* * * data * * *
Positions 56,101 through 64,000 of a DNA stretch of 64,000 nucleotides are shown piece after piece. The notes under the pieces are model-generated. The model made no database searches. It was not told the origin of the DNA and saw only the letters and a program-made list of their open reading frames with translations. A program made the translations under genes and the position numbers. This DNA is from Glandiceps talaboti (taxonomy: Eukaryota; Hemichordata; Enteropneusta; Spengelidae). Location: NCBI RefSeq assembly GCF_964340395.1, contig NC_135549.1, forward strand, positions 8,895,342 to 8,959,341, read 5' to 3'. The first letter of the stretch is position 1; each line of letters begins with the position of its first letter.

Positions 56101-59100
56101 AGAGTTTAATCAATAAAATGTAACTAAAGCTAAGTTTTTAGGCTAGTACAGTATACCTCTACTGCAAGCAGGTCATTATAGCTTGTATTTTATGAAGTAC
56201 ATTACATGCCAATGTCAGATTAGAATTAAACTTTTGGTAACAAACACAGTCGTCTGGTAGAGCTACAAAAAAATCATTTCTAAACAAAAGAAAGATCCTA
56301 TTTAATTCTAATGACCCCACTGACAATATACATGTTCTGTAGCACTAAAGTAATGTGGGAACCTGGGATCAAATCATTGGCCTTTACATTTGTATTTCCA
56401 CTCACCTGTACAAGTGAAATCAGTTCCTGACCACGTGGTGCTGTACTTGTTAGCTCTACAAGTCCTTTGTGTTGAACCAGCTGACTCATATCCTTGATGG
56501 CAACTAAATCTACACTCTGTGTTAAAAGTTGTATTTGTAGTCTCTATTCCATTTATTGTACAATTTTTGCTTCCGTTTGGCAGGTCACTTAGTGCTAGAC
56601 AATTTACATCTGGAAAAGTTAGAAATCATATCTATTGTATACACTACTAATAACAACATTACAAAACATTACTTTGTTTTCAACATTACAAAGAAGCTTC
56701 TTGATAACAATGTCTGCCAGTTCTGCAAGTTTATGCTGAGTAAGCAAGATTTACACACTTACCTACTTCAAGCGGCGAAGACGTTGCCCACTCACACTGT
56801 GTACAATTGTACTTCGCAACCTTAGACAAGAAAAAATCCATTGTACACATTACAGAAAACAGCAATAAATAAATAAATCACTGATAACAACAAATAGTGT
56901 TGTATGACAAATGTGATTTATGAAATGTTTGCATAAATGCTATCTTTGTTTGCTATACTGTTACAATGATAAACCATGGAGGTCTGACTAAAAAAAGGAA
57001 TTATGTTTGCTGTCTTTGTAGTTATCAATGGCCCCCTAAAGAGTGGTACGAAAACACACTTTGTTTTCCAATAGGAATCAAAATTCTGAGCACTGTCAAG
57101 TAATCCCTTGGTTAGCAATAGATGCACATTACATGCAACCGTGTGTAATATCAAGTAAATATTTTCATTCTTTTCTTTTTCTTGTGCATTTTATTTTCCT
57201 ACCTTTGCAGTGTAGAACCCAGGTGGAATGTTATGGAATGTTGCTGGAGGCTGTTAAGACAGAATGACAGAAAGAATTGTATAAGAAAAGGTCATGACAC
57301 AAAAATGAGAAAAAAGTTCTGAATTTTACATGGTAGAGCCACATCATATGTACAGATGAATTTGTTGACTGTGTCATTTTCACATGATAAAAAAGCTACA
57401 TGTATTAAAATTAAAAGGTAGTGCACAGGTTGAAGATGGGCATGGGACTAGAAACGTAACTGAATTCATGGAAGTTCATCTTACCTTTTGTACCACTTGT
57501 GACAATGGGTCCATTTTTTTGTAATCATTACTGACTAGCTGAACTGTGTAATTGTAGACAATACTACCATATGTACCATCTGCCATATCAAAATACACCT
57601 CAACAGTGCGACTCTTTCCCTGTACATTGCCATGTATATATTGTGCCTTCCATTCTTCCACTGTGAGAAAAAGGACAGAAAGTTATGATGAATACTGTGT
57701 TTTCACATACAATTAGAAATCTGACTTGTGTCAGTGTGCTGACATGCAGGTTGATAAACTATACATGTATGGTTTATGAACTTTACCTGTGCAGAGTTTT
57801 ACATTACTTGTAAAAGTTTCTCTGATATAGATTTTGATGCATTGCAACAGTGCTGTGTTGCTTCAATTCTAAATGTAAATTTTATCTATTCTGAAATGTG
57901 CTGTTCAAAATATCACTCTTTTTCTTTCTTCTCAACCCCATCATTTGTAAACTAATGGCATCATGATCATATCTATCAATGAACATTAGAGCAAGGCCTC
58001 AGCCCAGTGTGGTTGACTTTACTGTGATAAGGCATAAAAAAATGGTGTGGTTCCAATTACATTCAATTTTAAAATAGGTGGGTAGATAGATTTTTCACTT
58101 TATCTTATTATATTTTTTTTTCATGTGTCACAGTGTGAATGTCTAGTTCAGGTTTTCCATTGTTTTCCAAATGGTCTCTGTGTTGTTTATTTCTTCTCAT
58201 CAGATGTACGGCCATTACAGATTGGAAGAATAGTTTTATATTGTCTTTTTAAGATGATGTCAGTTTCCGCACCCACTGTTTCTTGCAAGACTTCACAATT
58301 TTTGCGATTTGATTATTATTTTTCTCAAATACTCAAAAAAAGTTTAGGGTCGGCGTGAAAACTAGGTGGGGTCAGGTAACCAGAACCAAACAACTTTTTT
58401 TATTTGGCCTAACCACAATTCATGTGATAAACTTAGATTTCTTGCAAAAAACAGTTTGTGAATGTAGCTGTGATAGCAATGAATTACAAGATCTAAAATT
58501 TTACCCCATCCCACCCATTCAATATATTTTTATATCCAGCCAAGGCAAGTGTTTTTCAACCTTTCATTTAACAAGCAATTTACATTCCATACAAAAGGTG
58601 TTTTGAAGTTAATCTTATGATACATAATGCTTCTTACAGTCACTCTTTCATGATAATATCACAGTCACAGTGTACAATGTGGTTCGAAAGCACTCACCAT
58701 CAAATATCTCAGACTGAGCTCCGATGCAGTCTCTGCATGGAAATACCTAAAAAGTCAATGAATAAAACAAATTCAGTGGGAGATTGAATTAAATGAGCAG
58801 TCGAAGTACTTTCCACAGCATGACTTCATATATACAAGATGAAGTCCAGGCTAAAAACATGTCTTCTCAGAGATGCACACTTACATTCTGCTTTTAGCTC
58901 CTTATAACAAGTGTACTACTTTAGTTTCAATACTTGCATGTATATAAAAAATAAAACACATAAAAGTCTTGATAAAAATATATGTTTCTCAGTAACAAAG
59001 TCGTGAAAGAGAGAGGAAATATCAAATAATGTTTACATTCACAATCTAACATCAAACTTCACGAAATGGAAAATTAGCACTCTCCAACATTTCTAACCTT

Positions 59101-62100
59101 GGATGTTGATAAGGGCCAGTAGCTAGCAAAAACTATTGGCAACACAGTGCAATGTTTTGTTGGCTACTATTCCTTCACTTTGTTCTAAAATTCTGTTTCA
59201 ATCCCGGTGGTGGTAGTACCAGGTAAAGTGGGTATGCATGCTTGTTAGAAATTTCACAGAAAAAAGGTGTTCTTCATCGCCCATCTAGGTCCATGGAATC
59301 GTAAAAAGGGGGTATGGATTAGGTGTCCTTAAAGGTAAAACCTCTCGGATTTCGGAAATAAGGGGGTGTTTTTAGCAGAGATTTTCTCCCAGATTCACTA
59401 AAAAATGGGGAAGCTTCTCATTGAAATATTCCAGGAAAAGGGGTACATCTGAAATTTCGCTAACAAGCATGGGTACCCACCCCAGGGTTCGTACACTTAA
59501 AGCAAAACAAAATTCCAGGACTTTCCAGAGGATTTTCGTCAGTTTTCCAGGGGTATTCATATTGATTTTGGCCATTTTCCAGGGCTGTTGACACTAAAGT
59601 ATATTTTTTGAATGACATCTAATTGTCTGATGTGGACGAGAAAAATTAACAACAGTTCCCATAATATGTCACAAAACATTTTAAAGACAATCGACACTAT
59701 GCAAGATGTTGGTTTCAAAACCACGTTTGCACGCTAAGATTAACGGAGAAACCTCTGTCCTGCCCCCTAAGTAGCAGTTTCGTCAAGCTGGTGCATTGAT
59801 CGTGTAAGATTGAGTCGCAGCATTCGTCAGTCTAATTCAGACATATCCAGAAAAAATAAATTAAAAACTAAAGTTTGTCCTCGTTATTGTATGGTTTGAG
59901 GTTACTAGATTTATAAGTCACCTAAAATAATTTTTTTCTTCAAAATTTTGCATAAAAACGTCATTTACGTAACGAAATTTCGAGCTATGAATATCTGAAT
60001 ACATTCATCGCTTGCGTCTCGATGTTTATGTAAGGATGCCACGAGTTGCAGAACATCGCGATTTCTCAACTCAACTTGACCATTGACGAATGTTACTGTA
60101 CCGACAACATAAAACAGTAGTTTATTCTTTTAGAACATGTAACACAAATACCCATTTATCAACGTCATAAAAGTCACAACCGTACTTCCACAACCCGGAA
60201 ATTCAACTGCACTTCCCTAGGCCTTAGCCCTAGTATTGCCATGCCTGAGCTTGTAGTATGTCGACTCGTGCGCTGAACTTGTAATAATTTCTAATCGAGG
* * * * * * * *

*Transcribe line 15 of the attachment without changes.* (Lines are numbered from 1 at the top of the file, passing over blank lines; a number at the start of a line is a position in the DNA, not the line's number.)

57301 AAAAATGAGAAAAAAGTTCTGAATTTTACATGGTAGAGCCACATCATATGTACAGATGAATTTGTTGACTGTGTCATTTTCACATGATAAAAAAGCTACA